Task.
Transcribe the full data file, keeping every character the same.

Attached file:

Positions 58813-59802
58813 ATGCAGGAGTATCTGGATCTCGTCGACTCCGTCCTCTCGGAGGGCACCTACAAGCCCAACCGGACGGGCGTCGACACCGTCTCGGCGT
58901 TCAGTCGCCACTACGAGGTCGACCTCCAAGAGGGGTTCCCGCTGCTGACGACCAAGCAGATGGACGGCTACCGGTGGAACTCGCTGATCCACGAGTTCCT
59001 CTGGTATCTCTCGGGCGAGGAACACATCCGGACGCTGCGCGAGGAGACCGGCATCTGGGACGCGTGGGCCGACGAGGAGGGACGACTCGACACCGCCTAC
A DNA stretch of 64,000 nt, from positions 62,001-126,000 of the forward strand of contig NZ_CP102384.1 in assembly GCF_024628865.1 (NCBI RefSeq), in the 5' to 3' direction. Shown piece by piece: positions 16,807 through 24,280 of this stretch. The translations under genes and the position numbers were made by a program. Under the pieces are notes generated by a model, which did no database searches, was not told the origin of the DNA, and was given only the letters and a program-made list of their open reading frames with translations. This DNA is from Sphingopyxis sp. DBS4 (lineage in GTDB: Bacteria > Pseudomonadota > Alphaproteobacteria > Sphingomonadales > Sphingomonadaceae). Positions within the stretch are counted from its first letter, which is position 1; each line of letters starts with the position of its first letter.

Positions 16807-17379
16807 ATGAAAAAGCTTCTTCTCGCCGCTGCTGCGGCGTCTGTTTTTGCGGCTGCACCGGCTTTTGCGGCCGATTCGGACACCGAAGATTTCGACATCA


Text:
Positions 58813-59802
58813 ATGCAGGAGTATCTGGATCTCGTCGACTCCGTCCTCTCGGAGGGCACCTACAAGCCCAACCGGACGGGCGTCGACACCGTCTCGGCGT
58901 TCAGTCGCCACTACGAGGTCGACCTCCAAGAGGGGTTCCCGCTGCTGACGACCAAGCAGATGGACGGCTACCGGTGGAACTCGCTGATCCACGAGTTCCT
59001 CTGGTATCTCTCGGGCGAGGAACACATCCGGACGCTGCGCGAGGAGACCGGCATCTGGGACGCGTGGGCCGACGAGGAGGGACGACTCGACACCGCCTAC
A DNA stretch of 64,000 nt, from positions 62,001-126,000 of the forward strand of contig NZ_CP102384.1 in assembly GCF_024628865.1 (NCBI RefSeq), in the 5' to 3' direction. Shown piece by piece: positions 16,807 through 24,280 of this stretch. The translations under genes and the position numbers were made by a program. Under the pieces are notes generated by a model, which did no database searches, was not told the origin of the DNA, and was given only the letters and a program-made list of their open reading frames with translations. This DNA is from Sphingopyxis sp. DBS4 (lineage in GTDB: Bacteria > Pseudomonadota > Alphaproteobacteria > Sphingomonadales > Sphingomonadaceae). Positions within the stretch are counted from its first letter, which is position 1; each line of letters starts with the position of its first letter.

Positions 16807-17379
16807 ATGAAAAAGCTTCTTCTCGCCGCTGCTGCGGCGTCTGTTTTTGCGGCTGCACCGGCTTTTGCGGCCGATTCGGACACCGAAGATTTCGACATCA